As students navigate the Upper School, they apply their knowledge and skills to increasingly challenging, problem-based scenarios in all disciplines. Foundational courses in science, history, and English comprise the ninth- and tenth- grade course loads, along with courses in math, languages, and elective options in the arts, computer science, and speech and debate. As upperclassmen, students select from a broad range of courses
based on their interests and abilities. While specialization is discouraged, opportunities are available for students to develop particular areas of interest in depth.
Classes in the Upper School are based on inquiry and collaboration, requiring students to prepare, discuss, debate, present and defend points of view. Teachers guide the discussions, but students navigate their way through information together, constructing understanding for themselves rather than being told what to know.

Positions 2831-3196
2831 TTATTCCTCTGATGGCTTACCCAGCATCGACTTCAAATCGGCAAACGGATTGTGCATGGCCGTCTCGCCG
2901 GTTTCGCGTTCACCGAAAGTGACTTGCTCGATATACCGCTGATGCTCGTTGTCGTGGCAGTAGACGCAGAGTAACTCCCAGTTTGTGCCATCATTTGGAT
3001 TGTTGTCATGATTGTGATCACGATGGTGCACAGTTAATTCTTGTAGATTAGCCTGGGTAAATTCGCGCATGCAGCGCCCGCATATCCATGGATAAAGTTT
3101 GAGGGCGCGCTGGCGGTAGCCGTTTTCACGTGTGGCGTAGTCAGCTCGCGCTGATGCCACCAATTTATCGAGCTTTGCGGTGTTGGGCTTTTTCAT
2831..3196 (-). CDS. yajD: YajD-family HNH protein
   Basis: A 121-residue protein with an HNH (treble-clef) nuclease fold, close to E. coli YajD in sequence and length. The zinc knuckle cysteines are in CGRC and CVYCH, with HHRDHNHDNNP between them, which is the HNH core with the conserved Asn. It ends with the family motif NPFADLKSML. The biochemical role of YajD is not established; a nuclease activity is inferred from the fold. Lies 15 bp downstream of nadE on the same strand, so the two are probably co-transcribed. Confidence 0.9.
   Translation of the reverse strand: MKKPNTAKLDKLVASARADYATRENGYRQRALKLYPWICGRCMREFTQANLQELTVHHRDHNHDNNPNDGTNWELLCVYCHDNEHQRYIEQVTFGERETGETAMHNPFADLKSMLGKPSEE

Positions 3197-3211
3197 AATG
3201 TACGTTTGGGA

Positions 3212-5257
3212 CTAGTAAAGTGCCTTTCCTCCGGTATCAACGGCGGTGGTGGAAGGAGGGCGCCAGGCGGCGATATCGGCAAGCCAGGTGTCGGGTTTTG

Paul C. Ransom, a follower of educational reformer John Dewey and naturalist John Burroughs, believed in experiential learning.
At RE’s antecedents, the Pine Knot Camp and, later, the Adirondack-Florida School, Ransom’s students learned by using the Adirondack Forest and Biscayne Bay as extensions of the campus and living laboratories.
Today, Ransom Everglades still requires every student to master basic sailing, canoeing and kayaking skills in order to graduate. One of the most distinctive aspects of Ransom Everglades’ experiential pedagogy is the annual Outward Bound
program for ninth graders. Preparation for Outward Bound is part of the ninth-grade Bay Studies curriculum and includes instruction in canoeing and the use of map and compass.